Cohen And Manafort Convictions Not About Russia, But Still Trouble For Trump

The guilt of Michael Cohen and Paul Manafort shows that people on Trump’s team were accustomed to breaking the law.
Two of President Donald Trump's former close allies are now convicted felons.
Two of President Donald Trump's former close allies are now convicted felons.
Leah Millis/Reuters

WASHINGTON — Within the span of just a few minutes on Tuesday afternoon, two of the president’s men sitting in federal courts hundreds of miles apart became convicted felons.

It was a watershed moment in the presidency of Donald Trump. For the first time in the Trump-Russia investigation, a Trump associate was found guilty of a crime that directly implicates the president. And Trump’s former personal lawyer Michael Cohen and his former campaign chairman Paul Manafort were brought down not by evidence of Russian collusion, but by a series of tax, banking and campaign finance violations.

Proving that the president knowingly conspired with Russians to hack the Democrats’ servers, steal damaging information and leak it at politically opportune times was always going to be a challenge for special counsel Robert Mueller and his team.

But the search for that evidence has brought to light an equally damaging revelation: Trump and his team were accustomed to breaking the law to get what they wanted. The effort to win the presidential election was no different. And just because Manafort and Cohen went down on white-collar crime charges doesn’t mean that Trump is safe — or that Mueller’s investigation won’t eventually lead back to Russia.

How The Russia Probe Exposed Corruption

“It’s hubris that oftentimes gets people,” Seth Waxman, a former federal prosecutor, said of white-collar criminals.

Mueller’s strategy of focusing on Cohen and Manafort’s white-collar crimes is perfectly reasonable, even in a probe directed at Russian interference in the 2016 election. “It’s not unusual for prosecutors to use charges — Al Capone is the primary example — to bring down a criminal conspiracy in any way they can,” Waxman pointed out.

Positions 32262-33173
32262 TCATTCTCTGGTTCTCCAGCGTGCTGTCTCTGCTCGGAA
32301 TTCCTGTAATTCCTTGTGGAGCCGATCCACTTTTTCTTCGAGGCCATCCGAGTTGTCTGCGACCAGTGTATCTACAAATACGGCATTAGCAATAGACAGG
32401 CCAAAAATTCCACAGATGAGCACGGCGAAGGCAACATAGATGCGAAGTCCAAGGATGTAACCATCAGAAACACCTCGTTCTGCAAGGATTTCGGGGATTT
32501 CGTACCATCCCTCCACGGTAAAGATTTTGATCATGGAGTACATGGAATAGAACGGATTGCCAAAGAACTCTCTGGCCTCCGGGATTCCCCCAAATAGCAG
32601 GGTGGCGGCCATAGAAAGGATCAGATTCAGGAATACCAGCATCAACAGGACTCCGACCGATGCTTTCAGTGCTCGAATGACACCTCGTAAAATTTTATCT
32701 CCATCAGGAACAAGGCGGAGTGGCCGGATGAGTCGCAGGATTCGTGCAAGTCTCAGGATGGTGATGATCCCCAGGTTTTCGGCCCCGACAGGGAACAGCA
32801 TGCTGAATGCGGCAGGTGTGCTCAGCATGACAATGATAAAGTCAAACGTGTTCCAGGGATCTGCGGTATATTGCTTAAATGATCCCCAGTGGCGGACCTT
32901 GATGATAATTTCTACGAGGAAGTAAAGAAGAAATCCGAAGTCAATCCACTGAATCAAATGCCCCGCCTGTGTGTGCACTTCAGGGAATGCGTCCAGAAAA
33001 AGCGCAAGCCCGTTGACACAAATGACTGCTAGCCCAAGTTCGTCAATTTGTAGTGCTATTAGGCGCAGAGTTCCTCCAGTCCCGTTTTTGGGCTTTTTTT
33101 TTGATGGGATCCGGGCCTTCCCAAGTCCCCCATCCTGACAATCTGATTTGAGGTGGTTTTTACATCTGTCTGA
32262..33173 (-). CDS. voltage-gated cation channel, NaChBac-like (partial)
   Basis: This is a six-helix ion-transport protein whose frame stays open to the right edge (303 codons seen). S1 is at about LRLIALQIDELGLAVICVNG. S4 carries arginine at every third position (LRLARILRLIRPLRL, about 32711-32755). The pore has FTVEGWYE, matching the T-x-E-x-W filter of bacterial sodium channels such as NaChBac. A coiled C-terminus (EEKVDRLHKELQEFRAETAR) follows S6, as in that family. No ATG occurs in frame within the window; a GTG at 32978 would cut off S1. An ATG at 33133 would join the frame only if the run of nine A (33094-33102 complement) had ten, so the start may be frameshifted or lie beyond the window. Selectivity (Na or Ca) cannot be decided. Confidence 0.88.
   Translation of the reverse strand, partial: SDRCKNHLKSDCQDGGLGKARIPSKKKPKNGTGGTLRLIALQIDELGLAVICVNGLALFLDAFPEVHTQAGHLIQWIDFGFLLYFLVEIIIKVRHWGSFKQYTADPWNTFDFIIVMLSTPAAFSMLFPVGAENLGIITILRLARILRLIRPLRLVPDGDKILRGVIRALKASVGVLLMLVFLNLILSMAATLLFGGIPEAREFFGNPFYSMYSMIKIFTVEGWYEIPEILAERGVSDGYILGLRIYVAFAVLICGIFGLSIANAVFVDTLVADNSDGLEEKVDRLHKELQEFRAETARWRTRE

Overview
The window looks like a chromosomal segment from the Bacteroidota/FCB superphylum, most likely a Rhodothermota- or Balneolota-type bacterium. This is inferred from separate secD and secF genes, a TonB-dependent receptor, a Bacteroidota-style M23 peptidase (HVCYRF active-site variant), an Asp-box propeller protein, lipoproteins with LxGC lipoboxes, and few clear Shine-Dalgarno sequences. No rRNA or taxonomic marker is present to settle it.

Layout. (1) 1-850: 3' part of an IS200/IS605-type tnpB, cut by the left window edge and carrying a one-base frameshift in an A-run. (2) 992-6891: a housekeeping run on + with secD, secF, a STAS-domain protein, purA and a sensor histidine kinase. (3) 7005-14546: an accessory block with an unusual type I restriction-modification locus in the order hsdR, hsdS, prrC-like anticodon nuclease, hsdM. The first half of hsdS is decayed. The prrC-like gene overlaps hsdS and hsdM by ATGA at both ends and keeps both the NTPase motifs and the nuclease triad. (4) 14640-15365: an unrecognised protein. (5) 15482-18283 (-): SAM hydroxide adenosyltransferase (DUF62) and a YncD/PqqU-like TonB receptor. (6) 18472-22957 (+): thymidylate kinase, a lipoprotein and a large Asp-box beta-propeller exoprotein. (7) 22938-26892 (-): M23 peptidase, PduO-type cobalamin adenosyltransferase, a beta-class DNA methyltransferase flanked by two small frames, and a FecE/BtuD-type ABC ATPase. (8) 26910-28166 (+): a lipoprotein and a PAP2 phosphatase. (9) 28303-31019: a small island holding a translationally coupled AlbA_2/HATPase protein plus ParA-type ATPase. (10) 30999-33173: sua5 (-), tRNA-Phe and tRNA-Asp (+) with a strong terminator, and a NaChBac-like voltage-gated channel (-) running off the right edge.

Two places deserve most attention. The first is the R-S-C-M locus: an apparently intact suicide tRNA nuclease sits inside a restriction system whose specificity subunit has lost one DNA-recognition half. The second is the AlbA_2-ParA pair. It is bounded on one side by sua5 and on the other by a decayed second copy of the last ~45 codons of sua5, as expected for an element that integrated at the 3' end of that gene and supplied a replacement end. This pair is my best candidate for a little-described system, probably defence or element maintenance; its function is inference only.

“Criminals can get away in the white-collar world with wrongdoing as long as they don’t get too greedy,” he added.

Manafort and Cohen probably could have continued committing financial crimes and making lots of money for the rest of their working lives if only Trump hadn’t won the election and become ensnared in a special counsel investigation. All three men had engaged in legally dubious business practices for decades without attracting too much scrutiny from federal investigators. It was only after their wrongdoing bled into the realm of hacking and espionage that there was the political will to hold them accountable.

As a result of Mueller’s digging into whether the Trump campaign colluded with Russia, Manafort was found guilty on Tuesday of eight tax and bank fraud charges. And Cohen pleaded guilty to a series of financial crimes, including paying off two women to keep silent about affairs they claim to have had with Trump ahead of the election.

What This Means For Trump

The fall of Manafort and Cohen does not bode well for Trump. Scoring eight guilty convictions against Manafort is a significant credibility boost for Mueller’s team, which has been accused by Trump and his allies of conducting a “witch hunt” against the president. Manafort now appears to be weighing whether he should try to cooperate with Mueller’s team or hold out for a pardon from Trump — a move that might just be too corrupt for even the president’s Republican supporters in Congress to support.

Constitutionally, a pardon could happen. The only problem, former federal prosecutor Harry Sandick said, is if Trump’s team expressly discussed with Manafort that the purpose of pardoning him was to block the Mueller investigation.

Cohen’s guilty plea effectively makes Trump an unindicted co-conspirator. Current Justice Department guidelines say a sitting president cannot be indicted — but building a legitimate criminal case against Trump would make it harder for Republicans to stand united in opposition to impeaching the president.

When President Richard Nixon was named an unindicted co-conspirator by a grand jury, he opted to resign instead of face impeachment proceedings. Trump seems unlikely to step down, however. Any further efforts on his part to block the investigation into his campaign would put the Justice Department in uncharted territory.

Cohen, who famously bragged that he would take a bullet for his longtime boss, now appears willing to bring Trump down in an effort to minimize his own prison time.

“If those payments were a crime for Michael Cohen, then why wouldn’t they be a crime for Donald Trump?” Cohen’s personal lawyer Lanny Davis tweeted on Tuesday.

Cohen would be a prosecutor’s “dream cooperator: one who had special insider access to the leader of a powerful, closed, corrupt organization,” former prosecutors Mimi Rocah and Elie Honig wrote last month. “We used to prosecute mafia cases. We both know that in the mob — and perhaps in this White House — the right cooperator can bring down the entire hierarchy.”

By Wednesday morning, the president was praising Manafort as a “brave man” and bashing Cohen as someone he would not recommend to anyone in search of a good lawyer.

“[Trump]’s almost sounding like a crime figure. He’s criticizing Cohen for pleading guilty and identifying others who were involved in the crime, and he’s praising Manafort for essentially hanging tough and not talking,” Sandick said. “This kind of talk is damaging.”

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